|The Chruch of San Pedro, Huelva|
Iglesia de San Pedro
Huelva's oldest parish church, the Iglesia de San Pedro, was constructed in the 15th and 16th centuries on a hilltop site of a mosque and next to the remains of a medieval fortress. It faces a pleasant palm tree-lined square, the Plaza San Pedro. On the northern side of the church is the Cabezo de San Pedro, a wooded hill with good views over the city. In 1999 the church was designated a Site of Cultural Interest.
In keeping with the Mudéjar style, the church has a carved artesanado ceiling with 17th-century decorated crosspieces in its central nave, three naves separated by arches and a polygonal apse. In the 18th century its tower underwent a Baroque facelift by Pedro de Silva, a renowned Sevillan architect in charge of rebuilding many churches like this one, including Huelva's cathedral, which had been badly damaged in the 1755 Lisbon earthquake. The belfry is embellished with ornate decorative patterns and a blue-and-white tiled spire.
The two main lateral doorways were designed by Antonio de Figueroa in the early 1770s. Subsequent renovations have given this church a mix of architectural styles. Its latest was the renovation of its exterior walls, which have been re-rendered leaving some of the original brickwork exposed.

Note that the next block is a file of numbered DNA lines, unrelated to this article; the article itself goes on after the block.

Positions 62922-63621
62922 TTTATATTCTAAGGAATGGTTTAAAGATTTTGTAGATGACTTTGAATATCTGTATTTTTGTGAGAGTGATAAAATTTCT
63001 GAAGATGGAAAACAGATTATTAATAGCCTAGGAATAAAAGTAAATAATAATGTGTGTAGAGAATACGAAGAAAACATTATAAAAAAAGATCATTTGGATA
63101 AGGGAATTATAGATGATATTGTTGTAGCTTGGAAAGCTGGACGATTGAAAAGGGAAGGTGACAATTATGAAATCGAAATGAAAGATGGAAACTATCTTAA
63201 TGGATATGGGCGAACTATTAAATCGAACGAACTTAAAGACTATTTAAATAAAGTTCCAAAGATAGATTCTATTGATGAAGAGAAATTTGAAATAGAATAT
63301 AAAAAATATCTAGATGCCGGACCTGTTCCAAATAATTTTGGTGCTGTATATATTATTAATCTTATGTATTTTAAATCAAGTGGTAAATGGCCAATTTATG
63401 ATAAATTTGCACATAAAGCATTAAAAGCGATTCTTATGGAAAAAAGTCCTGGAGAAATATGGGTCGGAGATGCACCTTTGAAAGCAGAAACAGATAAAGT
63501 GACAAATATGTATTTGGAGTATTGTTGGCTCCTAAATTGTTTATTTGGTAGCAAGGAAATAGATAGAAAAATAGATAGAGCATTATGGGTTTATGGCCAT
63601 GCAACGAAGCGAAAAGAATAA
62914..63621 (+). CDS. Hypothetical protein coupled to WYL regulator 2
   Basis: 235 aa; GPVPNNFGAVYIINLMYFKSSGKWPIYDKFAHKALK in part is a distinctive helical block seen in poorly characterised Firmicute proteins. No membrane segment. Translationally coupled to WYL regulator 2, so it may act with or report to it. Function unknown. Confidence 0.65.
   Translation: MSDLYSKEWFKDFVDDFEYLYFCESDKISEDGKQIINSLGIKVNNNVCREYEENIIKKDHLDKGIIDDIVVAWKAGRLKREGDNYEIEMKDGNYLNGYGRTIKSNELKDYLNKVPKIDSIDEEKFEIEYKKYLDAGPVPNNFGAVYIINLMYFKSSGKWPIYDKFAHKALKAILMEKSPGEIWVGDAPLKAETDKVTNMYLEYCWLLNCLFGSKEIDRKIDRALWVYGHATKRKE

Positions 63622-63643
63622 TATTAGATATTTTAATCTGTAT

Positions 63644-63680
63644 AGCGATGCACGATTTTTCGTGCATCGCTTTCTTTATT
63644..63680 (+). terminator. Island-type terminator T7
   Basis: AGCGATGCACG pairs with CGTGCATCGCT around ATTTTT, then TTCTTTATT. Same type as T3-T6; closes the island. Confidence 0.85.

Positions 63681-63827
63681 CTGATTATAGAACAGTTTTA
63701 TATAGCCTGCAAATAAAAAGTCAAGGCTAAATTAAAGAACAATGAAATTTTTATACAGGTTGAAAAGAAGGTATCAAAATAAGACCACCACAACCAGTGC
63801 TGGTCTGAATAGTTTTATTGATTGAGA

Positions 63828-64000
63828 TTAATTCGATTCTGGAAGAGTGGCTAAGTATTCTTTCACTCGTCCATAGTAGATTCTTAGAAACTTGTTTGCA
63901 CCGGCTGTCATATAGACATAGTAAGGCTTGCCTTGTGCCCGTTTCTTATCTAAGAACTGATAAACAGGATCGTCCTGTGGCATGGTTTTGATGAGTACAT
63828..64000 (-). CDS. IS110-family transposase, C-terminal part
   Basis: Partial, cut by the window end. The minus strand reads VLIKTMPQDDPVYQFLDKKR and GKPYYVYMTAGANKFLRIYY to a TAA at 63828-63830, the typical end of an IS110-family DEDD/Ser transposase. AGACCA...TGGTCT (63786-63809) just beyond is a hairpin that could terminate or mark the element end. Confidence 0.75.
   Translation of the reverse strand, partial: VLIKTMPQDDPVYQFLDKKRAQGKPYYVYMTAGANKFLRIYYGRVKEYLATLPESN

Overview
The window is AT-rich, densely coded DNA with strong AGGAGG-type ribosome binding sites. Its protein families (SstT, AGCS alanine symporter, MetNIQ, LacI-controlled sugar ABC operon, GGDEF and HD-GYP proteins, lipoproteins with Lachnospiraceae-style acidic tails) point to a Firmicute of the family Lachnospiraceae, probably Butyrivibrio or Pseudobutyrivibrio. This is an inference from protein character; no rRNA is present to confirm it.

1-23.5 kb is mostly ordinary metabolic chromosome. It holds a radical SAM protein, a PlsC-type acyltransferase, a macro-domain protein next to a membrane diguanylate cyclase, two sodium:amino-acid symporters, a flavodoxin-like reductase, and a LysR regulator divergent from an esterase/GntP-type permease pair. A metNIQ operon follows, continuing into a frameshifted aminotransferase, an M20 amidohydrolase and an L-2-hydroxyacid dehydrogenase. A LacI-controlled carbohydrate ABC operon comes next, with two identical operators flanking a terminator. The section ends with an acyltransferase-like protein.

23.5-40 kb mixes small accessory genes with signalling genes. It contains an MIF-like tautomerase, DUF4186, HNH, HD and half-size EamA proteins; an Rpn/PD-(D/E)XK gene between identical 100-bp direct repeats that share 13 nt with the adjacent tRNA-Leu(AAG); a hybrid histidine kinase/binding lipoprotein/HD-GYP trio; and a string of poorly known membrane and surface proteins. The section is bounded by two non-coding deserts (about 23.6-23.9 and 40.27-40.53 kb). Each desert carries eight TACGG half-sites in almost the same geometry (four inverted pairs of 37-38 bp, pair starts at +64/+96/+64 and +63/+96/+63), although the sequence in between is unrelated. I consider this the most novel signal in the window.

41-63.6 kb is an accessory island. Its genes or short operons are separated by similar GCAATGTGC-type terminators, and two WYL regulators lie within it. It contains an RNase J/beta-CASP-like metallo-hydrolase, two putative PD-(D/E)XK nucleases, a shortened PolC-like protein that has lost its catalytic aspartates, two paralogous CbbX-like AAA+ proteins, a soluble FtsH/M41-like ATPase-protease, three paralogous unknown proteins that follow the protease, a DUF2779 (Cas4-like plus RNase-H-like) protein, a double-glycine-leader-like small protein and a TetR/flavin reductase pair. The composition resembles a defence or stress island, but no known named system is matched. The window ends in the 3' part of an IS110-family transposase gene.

One of the two chapels at the end of the lateral naves inside is dedicated to Huelva's patron saint, the Virgen de la Cinta. There is also a Mexican silver tabernacle.
Significant archeological remains have been discovered in the Cabezo de San Pedro, which has been declared a "Site of Historical Interest". The remains show that this area was settled by the earliest known inhabitants of Huelva, in the Bronze Age, who used it as a defensive enclosure. It was subsequently occupied by the Romans and then the Moors.
In the late 16th century the castle was property of the Duke of Medina Sidonia, who ordered renovations so that his son could live there. In 1640 the castle was used as part of the defence against Portugal and then abandoned. It fell into such bad disrepair that by the late 19th century all evidence of the castle's existence had disappeared.
The church can be visited during Mass, at 1930 Monday to Saturday; 1030, 1130, 1230 and 1930 on Sunday and holidays.